Young people share pandemic experience with East Ham MP

Stephen Timms attends meeting to hear how young people have experienced Covid-19

East Ham MP Stephen Timms was amongst those in attendance at a recent meeting organised by the Jack Petchey Foundation to learn more about how young people have experienced the pandemic. - Credit: Alice Clarke

The MP for East Ham has received a unique insight into the issues currently facing young people, thanks to a meeting organised by the Jack Petchey Foundation. 

Stephen Timms was invited onto the video call - featuring 10 young people - to discuss the findings of the charity's recent Covid-19 Youth survey, which revealed how this group has experienced every facet of the past year. 

The survey canvassed the opinion of more than 6,000 people, getting their thoughts on the issues that affect them now, and the opportunities they want in the future. 

Education - understandably, given the level of disruption - was a big focus within the survey, the findings of which revealed that three quarters of young people miss going to school. 

Not only did many feel that loss, but a third said they didn't have the resources to study at home adequately. 

Proving that school goes beyond learning, it was found that a fifth of young people have reached out to a teacher for emotional support during lockdown. 


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Employment, to which a good education is considered the gateway, was also a worry for those surveyed.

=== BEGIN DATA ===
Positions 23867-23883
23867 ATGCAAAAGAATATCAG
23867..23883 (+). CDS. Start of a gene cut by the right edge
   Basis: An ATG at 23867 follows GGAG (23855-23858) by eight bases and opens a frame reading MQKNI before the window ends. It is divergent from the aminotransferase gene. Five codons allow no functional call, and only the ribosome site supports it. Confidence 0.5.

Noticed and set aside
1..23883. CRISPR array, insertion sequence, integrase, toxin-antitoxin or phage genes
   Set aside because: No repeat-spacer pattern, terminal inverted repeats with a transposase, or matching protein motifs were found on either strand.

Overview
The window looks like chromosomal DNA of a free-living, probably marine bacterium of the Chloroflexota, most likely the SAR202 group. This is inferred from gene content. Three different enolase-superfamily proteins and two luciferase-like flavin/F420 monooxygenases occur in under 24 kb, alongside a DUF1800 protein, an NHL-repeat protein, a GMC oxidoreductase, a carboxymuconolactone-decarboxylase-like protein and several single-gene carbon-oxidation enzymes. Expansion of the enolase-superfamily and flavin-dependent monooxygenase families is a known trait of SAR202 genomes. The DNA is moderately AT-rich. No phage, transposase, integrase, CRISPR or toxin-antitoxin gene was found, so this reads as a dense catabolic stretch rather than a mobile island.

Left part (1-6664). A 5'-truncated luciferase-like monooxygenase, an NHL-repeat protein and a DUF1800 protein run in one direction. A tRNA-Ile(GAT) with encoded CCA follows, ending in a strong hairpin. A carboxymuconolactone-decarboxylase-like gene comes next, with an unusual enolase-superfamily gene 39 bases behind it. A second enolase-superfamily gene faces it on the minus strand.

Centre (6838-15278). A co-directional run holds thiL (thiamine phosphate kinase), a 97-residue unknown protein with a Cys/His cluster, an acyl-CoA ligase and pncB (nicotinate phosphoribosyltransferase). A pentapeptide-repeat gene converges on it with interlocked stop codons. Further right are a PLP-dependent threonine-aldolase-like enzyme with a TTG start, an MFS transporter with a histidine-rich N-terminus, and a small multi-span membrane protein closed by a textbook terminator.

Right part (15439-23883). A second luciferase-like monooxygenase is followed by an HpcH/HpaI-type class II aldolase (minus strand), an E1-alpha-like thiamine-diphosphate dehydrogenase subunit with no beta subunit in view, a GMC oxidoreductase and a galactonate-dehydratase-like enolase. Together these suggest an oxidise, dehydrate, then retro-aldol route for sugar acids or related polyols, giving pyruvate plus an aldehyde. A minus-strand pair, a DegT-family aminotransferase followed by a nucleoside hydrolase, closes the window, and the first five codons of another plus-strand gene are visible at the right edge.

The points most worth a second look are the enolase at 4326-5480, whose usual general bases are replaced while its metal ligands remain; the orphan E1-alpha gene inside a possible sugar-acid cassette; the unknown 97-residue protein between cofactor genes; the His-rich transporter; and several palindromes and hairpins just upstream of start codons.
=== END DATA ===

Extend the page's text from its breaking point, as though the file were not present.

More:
The feeling - amongst two thirds of young people - was that Covid-19 could impact future job opportunities, with more than half (53pc) vying for more career advice, internships and work experience. 

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These findings were all discussed at the meeting, which the foundation's chief executive officer Trudy Kilcullen felt was essential: "Covid-19 has impacted on every member of society; however the impact on young people’s futures will be long lasting.

"It is important that their voices be at the centre of decisions influencing our recovery as we rebuild a positive and constructive future for the UK.”

Mr Timms shares the view that young people must be heard, adding that he will be "very interested to learn the findings of the new survey, about how catching up should be supported after this year of disruption".

The MP is referring to the School Catch Up Survey, in which 5297 young people offered their views on how the government should help to make up for education lost. 

Since being founded in 1999, the foundation has supported more than 2000 initiatives for young people, investing £133million-plus in the process. 

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